Minmax Preferred – Give worst rating or ranking to candidates worse than a voter’s favorite front-runner.
One sided strategy is defined to be a strategy where only supporters of an underdog candidate use tactics, while topdog supporters use honest strategy.
The goal of the assessment is calculate potential worst-case tactical scenarios, assuming rational underdog voters with perfect information. Given the enormous space of possible voter behavior, simulation post-processing chooses a one-sided tactic that must increase the satisfaction of underdog strategic voters but also minimize average voter satisfaction. Tactics are iterated over all possible underdog candidates and test against all possible underdog-against-topdog voting coalitions. Every listed tactic is iteratively tested. All underdog coalition members use the same tactic, though their ballot markings may still be different from one-another.
If all tactics backfire against the underdog (ie, result in reduced satisfaction for all underdog coalitions), then the honest election results are used. In other words, this analysis assumes that one-sided strategic voters are rational enough to avoid backfire.
In two-sided strategy, underdog voters use the same strategy as in one-sided strategy. Topdog coalition members attempt to counter underdog strategy by bullet voting in favor of the honest winner.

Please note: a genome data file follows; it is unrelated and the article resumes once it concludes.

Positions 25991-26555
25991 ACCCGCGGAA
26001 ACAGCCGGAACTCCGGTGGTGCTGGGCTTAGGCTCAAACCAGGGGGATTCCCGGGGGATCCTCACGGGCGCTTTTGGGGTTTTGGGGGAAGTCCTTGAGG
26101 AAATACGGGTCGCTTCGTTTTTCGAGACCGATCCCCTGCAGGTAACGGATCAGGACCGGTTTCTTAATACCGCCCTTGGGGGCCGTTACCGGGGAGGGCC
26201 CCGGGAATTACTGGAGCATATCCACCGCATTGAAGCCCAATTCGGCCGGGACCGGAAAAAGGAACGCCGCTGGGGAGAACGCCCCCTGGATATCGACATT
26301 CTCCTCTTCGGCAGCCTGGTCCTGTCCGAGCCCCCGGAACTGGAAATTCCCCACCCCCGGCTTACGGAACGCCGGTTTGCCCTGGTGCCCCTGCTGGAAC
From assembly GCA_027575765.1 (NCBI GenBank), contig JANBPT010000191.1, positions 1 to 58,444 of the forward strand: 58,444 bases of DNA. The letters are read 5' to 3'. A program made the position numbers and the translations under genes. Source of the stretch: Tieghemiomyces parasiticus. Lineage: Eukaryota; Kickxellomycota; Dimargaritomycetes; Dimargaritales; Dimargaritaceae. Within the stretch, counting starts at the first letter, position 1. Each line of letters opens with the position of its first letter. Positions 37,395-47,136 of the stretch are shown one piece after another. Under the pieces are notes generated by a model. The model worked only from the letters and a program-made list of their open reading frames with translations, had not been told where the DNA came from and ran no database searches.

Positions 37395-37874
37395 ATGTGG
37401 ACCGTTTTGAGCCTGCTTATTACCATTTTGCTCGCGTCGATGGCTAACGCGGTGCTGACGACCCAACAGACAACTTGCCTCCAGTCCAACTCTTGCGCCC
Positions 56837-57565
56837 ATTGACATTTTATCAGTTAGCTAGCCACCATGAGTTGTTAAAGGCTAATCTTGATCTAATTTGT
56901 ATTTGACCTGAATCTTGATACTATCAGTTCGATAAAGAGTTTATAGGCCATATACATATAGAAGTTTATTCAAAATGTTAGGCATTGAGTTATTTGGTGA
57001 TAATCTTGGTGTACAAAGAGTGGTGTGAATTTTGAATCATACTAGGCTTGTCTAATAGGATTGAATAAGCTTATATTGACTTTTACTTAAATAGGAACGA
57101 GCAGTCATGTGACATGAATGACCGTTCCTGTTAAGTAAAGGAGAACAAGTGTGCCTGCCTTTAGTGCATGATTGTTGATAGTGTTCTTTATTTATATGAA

In contrast to one-sided strategy, two-sided simulations do not filter out backfired two-sided tactics. Two-sided strategy tests a voting method’s ability to resist any sort of underdog manipulation.
For the scope of this assessment, no other topdog counter tactics were considered.
To illustrate the mechanics of tactical voting, a simple first-past-the-post plurality election’s results are presented in this section. This election was performed with 201 voters and 5 candidates. The results of an honest election are plotted in Figure 6. Candidate and voters are plotted in their 2-dimensional preference space. Candidates are denoted as stars, and voters are denoted as circles. Each of the 5 candidates is denoted Red, Blue, Green, Yellow, and Cyan.